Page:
The History of Robot Combat: Rise of the Insects — Part 2
Servo Magazine (June 2012)

The History of Robot Combat: Rise of the Insects — Part 2

By Morgan Berry    View In Digital Edition  


In our last installment, we told the story of the development of the Antweight class in the United States. This time, we’ll discuss their larger counterparts: the Beetleweights. These bots weigh in at three pounds and have long been popular with new and veteran builders alike. The popularity of the bots lies in the simple fact that you can put a lot more stuff into a three pound bot than you can on a one pound. Since Beetleweight motors are not much larger than Antweight motors, the builder is left with some available weight to add weapons and other extras. A three pound bot was a natural step between the tiny one pound Ants and the larger 12 pound Hobbyweights, and the weight class spread quickly throughout North America.

Beetleweight fights seem to have originated in the northeast United States but through the vast online network of builders, quickly spread throughout the country. The first documented Beetleweight match was in October 2002, hosted by the Lazy Toad Robot Club in Pennsylvania. The two Beetleweights in attendance out of 68 total bots were Hooloovoo, from Team Tier Robotics, and Yattering, from Team Dragon Combat Robots.

Hooloovoo.


Hooloovoo was a plow, while Yattering was a spinning drum. By April 2003, it had spread to Seattle, WA and High Springs, FL. In May, Beetleweights were in Texas, and by mid 2003, Beetle matches were being held at almost every competition in the United States and Canada.

The early bots were simple. At the High Springs Antweight Challenge, for example, the bots in attendance were modified RC toys. Soon, Beetles became more sophisticated; The Robot Marketplace and other online retailers began selling motors and parts specific to Beetleweights. Just a year after the Beetleweight class took off, for example, Kevin Berry’s Fir Darrig Beetle had its previously impenetrable 1/8 inch aluminum cut through by Team Wyachi’s 3A. Kevin quickly updated his armor to titanium to catch up with the growing power and complexity of the Beetleweight bots.

Builders liked the freedom that the added weight allowed over the Antweight class. A few ounces dedicated to the batteries or motor affected the overall design of the bot much less than they would in an Antweight bot. Of course, any remaining unused weight could go into more fun extras.

Beetleweights often feature complex motorized weapons. The added power that the extra weight allows makes for interesting and fast paced fights. They were also larger than Ants, which allowed them to be less compact and thus easier to build than their smaller counterparts.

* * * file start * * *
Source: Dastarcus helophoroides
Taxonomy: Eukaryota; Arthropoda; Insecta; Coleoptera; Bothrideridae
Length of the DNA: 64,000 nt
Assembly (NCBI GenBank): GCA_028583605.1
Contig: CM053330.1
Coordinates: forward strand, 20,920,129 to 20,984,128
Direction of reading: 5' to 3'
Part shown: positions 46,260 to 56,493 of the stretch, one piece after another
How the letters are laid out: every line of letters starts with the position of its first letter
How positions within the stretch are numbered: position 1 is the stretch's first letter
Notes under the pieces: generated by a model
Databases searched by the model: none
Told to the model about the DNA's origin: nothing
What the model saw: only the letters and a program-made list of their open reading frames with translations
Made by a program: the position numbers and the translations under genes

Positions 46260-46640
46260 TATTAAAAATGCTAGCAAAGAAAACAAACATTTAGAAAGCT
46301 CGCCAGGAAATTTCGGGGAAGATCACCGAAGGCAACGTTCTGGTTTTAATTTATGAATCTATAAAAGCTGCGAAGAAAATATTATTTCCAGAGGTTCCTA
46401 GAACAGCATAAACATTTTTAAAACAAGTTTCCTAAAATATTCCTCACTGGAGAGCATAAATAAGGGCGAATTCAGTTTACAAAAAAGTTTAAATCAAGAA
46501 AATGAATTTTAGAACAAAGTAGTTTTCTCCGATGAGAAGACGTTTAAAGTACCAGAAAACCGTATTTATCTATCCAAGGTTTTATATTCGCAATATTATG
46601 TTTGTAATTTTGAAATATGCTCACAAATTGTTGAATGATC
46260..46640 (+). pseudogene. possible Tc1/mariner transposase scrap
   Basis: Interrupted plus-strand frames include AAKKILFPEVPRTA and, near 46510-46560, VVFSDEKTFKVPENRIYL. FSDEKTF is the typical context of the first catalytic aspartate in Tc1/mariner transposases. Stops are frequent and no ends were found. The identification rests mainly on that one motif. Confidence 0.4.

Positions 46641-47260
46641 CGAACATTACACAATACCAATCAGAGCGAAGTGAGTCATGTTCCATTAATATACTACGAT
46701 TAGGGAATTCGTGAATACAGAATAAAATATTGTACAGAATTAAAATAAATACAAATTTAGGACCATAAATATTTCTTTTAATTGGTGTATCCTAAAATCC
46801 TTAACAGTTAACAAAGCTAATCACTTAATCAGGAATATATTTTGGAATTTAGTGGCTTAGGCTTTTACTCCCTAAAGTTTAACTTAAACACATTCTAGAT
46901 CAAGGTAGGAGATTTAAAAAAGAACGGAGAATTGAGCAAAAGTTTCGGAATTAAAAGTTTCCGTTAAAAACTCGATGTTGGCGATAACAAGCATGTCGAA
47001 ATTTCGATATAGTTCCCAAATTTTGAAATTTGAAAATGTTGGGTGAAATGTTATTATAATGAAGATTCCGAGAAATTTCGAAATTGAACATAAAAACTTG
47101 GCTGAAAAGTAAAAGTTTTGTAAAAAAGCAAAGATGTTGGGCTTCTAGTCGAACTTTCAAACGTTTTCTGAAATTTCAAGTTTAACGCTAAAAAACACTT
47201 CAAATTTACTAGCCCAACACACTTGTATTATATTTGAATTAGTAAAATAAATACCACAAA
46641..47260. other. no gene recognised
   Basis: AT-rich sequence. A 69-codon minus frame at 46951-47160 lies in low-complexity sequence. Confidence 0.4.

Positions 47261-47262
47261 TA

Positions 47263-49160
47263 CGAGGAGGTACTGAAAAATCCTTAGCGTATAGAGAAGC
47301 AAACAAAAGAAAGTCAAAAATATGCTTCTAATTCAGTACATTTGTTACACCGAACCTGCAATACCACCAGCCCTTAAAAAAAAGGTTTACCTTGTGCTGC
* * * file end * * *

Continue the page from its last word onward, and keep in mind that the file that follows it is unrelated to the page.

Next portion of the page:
Today, the Beetleweight class is still active, although not as frequently as in the early 2000s, which is considered the golden age of Insect fights. RoboGames — which is by far the largest current competition in robot combat — had 32 Beetleweights registered for the April 2012 competition.

A growing trend among the Beetleweight class is autonomous bots. These bots are not remote controlled, but instead use sensors to track and fight another autonomous bot. An example of these futuristic bots is Mini Touro+ by team RioBotz.

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Mini Touro.


Dr. Marco Meggiolaro — author of the famous Combot Tutorial — designs and builds the Touro series along with students from his university in Brazil. The bots utilize a spinning drum on the front of the robot. The autonomous Mini Touro+ — along with the RC versions in every weight class by the same name — is considered one of the top competitors in the weight class.

Another powerhouse in the Beetleweight class is Gene Burbeck of Fierce Robotics with his “One Fierce” series of Beetleweights.

One Fierce robot.


He is often considered one of the best and most prolific Beetleweight builders in the world. His bots are all spinners, heavily armored, and have a unique feature in the building world: they are reliable and always work.

Beetleweights, although a few years younger than their Antweight counterparts, have risen to major prominence in the robot combat world, and may have even become more popular. The appeal of the Beetle as a middle sized bot between the one and 12 pound weight class continues to be widespread. Beetles are a popular weight class today, and probably will be for years to come.

Our next installment in this series, will cover robot combat in the northeast.  SV




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